A Silver Lining in all the Craziness
With a good chunk of the world hunkering down with stay home orders, in many families, mealtimes look vastly different than they were a few days or for some weeks ago. Times are stressful with things changing overnight, and economic situations are changing for many families as well. If you can take a deep breath and try not to worry about all the things swimming around in your head, there can be some amazing things that come out of this situation, especially with regards to eating.
For many families, mealtimes are a daily requirement, but getting the whole family together to sit down and enjoy the food on the table is often not possible. Now that afterschool activities are on hold and many parents are working from home, this is a golden opportunity to strengthen the family bonds over meals, re-instill the importance of family meals, enjoy food, make do with what is available, and teach amazing feeding and eating skills to your little and not so little ones at home. Let me break it down - you can do this!
1. Ensure you maintain structure. With everyone at home, eating should not be an all-day snackfest with the kitchen open at all hours. Have scheduled mealtimes and snacks to ensure everyone is coming to the table hungry and filling their needs, leaving satisfied. Often children are more used to a schedule, as schools often maintain a regular schedule. Parents don't always follow a schedule and sometimes snack while eating in front of the computer or on the go. With your kids at home, it is important that you are good role models and also follow the schedule, reinforcing the structure of meals and snacks. Your children are watching you and learning from your habits.
2. Make it a point to eat all meals together as a family. Turn off your phones/computers/devices and sit down together for every meal. Here in Singapore, with the changes last week, most parents and children are now at home. This is a big scheduling adjustment if parents are still trying to work, and learning to balance can be challenging. Make it a point to take the opportunity for family meals. Studies show family meals are important bonding times for families which increases everyone’s ability to eat the appropriate amount of food for them, learn to eat a variety of foods, and decreases a child’s likelihood of being overweight and abuse drugs and alcohol.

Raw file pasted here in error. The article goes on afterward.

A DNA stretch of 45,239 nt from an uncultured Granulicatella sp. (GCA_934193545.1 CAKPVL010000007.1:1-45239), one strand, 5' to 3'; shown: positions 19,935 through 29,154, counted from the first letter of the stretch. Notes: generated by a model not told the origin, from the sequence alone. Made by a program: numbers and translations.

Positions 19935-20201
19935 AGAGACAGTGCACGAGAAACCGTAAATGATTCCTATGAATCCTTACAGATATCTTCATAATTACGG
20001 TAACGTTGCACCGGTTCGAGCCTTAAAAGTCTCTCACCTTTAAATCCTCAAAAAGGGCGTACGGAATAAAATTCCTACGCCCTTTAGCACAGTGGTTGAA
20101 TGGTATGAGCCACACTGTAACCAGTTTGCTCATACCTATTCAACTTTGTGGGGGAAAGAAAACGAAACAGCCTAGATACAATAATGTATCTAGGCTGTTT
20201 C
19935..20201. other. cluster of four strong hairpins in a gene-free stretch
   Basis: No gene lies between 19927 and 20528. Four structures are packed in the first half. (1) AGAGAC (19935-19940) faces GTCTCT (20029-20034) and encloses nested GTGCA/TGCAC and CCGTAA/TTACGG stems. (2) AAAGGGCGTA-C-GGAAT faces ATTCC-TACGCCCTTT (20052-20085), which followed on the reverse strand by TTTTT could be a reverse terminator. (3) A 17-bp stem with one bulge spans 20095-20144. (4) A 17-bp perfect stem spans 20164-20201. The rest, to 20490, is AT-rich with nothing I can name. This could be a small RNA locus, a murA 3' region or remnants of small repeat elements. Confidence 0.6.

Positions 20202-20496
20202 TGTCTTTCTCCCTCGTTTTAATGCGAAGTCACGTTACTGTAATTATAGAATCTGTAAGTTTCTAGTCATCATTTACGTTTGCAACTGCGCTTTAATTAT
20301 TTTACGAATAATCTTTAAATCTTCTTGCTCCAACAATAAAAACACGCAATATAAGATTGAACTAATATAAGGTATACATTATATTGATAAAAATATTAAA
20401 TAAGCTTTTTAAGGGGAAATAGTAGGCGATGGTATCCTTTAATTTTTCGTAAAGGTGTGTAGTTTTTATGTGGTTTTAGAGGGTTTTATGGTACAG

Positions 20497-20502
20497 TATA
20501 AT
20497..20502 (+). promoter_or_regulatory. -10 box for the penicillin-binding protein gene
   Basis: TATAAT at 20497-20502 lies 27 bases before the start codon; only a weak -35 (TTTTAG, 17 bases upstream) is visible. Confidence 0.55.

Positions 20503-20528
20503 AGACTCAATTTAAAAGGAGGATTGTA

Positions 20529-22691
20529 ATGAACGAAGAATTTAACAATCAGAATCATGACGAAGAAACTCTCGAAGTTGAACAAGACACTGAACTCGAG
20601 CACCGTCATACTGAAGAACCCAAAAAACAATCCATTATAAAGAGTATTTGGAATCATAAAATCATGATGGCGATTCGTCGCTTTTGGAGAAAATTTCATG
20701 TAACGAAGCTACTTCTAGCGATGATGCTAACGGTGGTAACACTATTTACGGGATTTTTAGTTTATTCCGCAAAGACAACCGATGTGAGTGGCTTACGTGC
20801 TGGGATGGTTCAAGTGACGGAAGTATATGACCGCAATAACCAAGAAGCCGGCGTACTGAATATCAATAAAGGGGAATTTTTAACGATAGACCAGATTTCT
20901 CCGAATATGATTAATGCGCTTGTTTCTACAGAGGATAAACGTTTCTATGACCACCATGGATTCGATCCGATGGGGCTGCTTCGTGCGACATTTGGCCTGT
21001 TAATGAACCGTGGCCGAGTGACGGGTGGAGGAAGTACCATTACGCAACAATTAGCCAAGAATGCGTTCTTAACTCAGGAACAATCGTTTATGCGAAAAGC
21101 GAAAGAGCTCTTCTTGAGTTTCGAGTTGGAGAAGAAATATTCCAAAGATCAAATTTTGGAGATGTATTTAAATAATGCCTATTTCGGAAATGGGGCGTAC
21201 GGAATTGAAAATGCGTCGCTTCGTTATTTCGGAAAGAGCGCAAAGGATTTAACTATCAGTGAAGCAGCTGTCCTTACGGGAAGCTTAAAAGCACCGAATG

3. Take time for your meals. There is nothing to rush to when you are stuck at home, so, sit down and enjoy each other’s company as well as the food on the table. Meals do not have to be elaborate. Make what works for you and your family.
4. What’s on the table is not important as long as there is food. If you have soup from a can, Maggie mee or a gourmet homecooked meal, have fun in the process of getting food on the table and enjoy the food and company. It doesn’t matter what is on the table, it’s more important that you take the time and enjoy the meal together. If you don’t like the food on the table, but it is all that you were able to buy at the store, you are teaching your child(ren) how to make do with foods that you may not completely love, but need to fill your need for food. It happens.
5. Include foods you enjoy. Recently Bloomberg published an article that packaged goods and meats are the foods that are selling out in stores in the US, which makes sense as people are unsure how long this will last and want to ensure they do not run out of food. Often people look down on these products as not being as “healthy” as other foods. Don’t worry about what you “should” be eating. Eat foods you enjoy in the amount that satisfies you. You have the ability to maintain the weight your body is supposed to be.
6. Bring your little one(s) into the kitchen with you. If you often do not have time to cook with your child(ren) as schedules are too busy, take this time to have fun in the kitchen together. Again, it doesn’t matter if you are teaching your child how to open a can and put it in a pot to heat on the stove or the in the microwave or follow a recipe and chop ingredients, these are still important skills for your child to learn.
Eating and feeding are important lifelong skills for children to learn. Our lives are often too busy to take the time to sit down and enjoy meals. Take this amazing opportunity to get back into the habit to sit and enjoy family meals. This can be a life changing break which teaches your child(ren) skills they will know for a lifetime.
For more tips on getting started on family meals, the Ellyn Satter Institute has a good guide.